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J Affect Disord. 2009 Jan;112(1-3):59-70. doi: 10.1016/j.jad.2008.04.019. Epub 2008 Jun 9.

The structure of lifetime manic-hypomanic spectrum.

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  • 1Department of Psychiatry, Neurobiology, Pharmacology and Biotechnology, School of Medicine, University of Pisa, Italy.



The observation that bipolar disorders frequently go unrecognized has prompted the development of screening instruments designed to improve the identification of bipolarity in clinical and non-clinical samples. Starting from a lifetime approach, researchers of the Spectrum Project developed the Mood Spectrum Self-Report (MOODS-SR) that assesses threshold-level manifestations of unipolar and bipolar mood psychopathology, but also atypical symptoms, behavioral traits and temperamental features. The aim of the present study is to examine the structure of mania/hypomania using 68 items of the MOODS-SR that explore cognitive, mood and energy/activity features associated with mania/hypomania.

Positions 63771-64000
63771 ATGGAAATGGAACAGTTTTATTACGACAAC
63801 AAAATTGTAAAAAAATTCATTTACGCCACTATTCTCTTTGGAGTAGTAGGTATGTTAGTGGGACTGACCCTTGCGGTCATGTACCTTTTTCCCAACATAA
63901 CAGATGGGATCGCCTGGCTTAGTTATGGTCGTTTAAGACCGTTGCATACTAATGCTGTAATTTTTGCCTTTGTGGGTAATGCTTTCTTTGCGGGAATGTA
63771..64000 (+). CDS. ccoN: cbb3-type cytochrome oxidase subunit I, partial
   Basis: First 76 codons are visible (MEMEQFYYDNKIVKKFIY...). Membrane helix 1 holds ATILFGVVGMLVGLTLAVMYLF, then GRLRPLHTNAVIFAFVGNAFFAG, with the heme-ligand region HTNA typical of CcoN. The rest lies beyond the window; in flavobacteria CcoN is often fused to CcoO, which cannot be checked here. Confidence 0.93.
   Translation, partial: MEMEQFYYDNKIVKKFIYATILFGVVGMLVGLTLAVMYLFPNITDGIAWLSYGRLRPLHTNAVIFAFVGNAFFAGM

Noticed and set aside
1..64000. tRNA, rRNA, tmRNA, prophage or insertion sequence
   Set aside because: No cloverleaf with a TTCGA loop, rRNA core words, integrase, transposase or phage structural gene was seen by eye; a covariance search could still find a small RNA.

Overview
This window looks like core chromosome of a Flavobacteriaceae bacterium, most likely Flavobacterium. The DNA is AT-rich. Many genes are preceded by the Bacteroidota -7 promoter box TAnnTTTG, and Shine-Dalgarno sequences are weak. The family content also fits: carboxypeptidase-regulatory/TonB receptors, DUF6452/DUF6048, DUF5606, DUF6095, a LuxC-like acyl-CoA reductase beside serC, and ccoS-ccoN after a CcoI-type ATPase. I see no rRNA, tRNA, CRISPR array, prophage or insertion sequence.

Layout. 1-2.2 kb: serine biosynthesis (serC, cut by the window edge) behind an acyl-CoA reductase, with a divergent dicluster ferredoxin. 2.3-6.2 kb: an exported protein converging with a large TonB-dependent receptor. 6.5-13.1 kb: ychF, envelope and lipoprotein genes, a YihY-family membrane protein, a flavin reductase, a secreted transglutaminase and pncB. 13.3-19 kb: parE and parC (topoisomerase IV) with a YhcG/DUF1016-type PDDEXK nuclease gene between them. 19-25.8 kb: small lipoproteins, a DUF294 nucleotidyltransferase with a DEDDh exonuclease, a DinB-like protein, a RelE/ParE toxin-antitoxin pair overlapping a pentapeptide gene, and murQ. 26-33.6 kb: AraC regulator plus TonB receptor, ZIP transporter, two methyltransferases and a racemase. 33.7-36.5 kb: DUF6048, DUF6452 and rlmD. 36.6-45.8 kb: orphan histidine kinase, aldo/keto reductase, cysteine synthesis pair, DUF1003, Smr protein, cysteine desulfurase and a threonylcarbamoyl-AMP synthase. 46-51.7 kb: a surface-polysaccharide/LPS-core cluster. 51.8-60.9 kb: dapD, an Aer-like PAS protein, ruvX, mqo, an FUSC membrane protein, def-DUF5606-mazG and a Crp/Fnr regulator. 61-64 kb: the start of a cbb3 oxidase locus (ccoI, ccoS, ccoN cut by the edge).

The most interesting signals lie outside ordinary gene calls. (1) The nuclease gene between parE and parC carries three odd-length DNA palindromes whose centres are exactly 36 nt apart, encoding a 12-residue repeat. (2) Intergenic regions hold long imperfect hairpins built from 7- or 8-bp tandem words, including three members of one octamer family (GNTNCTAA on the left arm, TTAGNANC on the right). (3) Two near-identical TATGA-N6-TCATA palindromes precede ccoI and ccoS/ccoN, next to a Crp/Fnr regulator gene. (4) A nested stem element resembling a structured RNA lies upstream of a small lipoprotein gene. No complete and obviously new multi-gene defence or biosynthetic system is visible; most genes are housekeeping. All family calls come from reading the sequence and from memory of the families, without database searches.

A data pool of 617 patients with bipolar disorders, recruited at Pittsburgh and Pisa, Italy was used for this purpose. Classical exploratory factor analysis, based on a tetrachoric matrix, was carried out on the 68 items, followed by an Item Response Theory (IRT)-based factor analytic approach.


Nine factors were initially identified, that include Psychomotor Activation, Creativity, Mixed Instability, Sociability/Extraversion, Spirituality/Mysticism/Psychoticism, Mixed Irritability, Inflated Self-esteem, Euphoria, Wastefulness/Recklessness, and account overall for 56.4% of the variance of items. In a subsequent IRT-based bi-factor analysis, only five of them (Psychomotor Activation, Mixed Instability, Spirituality/Mysticism/Psychoticism, Mixed Irritability, Euphoria) were retained.


Our data confirm the central role of Psychomotor Activation in mania/hypomania and support the definitions of pure manic (Psychomotor Activation and Euphoria) and mixed manic (Mixed Instability and Mixed Irritability) components, bearing the opportunity to identify patients with specific profiles for a better clinical and neurobiological definition.

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